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"We had already started recording in El Paso, and had about nine songs on our own, but a bit into that process we found out that working with Danger Mouse might be an option, so we said hell, let's see what we can do with him," said Carothers, "we started fresh with him because someone like that, that has produced some of the essential albums of the past decade, we honestly wanted to start from the beginning."
Portugal. The Man got their start supporting a fair amount of great bands, including jaunts with The Black Keys through sheds a few summers ago. Now that they've gained quite the name for themselves, they've had the ability to bring some great bands on the road with them to return the favor. They brought Telekinesis with them last time they hit Houston (who kick ass), and are bringing up and coming blog-stars Guards with them this time around. "We've got Guards right now. Unfortunately, they had to drop off our last show. They had van trouble and couldn't make the long drive after." A problem that is in the past for the guys in P.TM now that they are enjoying the perks of a tour bus with a professional driver. "We had Skaters at the beginning of the tour. All four guys are friends from an old band we used to tour with in 2009. They now have a new band that's super punk rock, but has this really rad kind of Strokes-ey songwriting element - really strong in a raw punk rock fashion."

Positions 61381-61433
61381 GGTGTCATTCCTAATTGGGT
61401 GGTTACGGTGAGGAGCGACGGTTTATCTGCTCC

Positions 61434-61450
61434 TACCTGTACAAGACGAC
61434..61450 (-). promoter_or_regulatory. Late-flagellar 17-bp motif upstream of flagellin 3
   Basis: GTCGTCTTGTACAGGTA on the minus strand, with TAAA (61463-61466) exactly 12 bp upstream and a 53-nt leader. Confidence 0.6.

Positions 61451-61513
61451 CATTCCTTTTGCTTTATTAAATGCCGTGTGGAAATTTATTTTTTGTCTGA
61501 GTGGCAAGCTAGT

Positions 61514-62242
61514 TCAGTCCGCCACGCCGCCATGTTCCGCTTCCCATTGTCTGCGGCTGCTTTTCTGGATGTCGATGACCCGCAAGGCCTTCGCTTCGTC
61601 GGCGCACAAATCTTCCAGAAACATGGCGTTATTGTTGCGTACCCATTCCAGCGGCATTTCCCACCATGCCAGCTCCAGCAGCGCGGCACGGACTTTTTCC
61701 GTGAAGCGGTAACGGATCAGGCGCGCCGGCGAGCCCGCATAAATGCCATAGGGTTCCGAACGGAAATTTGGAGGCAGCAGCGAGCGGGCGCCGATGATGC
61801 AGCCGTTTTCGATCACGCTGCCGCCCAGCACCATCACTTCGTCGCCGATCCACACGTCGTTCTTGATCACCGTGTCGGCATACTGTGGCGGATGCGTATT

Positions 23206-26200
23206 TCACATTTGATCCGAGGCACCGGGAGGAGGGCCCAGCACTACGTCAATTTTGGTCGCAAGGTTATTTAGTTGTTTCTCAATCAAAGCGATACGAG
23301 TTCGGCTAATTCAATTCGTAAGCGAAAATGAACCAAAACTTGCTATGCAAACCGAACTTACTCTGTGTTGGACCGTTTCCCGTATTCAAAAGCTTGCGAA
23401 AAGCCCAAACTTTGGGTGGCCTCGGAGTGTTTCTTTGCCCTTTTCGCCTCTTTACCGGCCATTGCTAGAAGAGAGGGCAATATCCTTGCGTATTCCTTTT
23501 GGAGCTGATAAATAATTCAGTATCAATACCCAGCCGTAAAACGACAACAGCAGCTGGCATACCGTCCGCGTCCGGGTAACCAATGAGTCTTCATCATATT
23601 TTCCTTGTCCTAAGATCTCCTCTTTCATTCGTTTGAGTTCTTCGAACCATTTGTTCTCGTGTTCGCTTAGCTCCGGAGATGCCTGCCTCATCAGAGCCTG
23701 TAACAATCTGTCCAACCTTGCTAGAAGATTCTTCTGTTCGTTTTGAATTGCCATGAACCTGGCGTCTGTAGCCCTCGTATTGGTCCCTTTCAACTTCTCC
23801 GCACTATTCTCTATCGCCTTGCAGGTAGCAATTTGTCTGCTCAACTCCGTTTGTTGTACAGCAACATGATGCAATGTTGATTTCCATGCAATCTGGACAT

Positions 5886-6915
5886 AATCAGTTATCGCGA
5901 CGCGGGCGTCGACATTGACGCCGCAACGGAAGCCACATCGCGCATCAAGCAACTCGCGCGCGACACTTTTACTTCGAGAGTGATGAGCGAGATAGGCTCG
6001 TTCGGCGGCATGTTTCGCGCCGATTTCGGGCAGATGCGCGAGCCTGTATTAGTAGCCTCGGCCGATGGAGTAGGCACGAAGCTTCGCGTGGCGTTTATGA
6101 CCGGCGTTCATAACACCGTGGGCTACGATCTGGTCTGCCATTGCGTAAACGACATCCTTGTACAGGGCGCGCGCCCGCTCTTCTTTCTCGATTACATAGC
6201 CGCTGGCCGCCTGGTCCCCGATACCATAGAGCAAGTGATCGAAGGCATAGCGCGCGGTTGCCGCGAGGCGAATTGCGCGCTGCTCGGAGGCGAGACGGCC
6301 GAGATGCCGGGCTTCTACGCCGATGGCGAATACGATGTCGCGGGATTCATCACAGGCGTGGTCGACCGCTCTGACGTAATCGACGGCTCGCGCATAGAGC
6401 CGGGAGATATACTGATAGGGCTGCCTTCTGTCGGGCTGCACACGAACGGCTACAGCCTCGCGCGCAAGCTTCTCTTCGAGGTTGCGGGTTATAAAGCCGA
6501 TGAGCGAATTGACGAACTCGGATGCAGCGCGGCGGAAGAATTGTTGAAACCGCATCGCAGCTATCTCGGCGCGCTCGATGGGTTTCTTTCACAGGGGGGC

Portugal. The Man are hitting the stage tonight at Houston's House of Blues, and while you're jamming out to the hits, you might be also wondering a little bit in the back of your mind where the puzzling name comes from. I always had a feeling that it was the end and beginning of a sentence in one of their favorite books, or something like that, but Carothers went on to describe it as somewhat of an "alter ego, like Ziggy Stardust or Sgt. Pepper. Portugal was the name we chose to represent our band - we are not just one person, and a country represents a group of people, so the first name that came to mind was Portugal. We wanted one name for one group of people from one point in the world. It all made more sense when we were first starting out." While it's still a bit confusing, I dig the name.
Tickets for tonight's show at House of Blues are $28, with doors at 7pm and Guards set to open at 8pm. Unless you're headed to the New Kids/Boys II Men extravaganza down the street, I'd strongly recommend coming out for this show.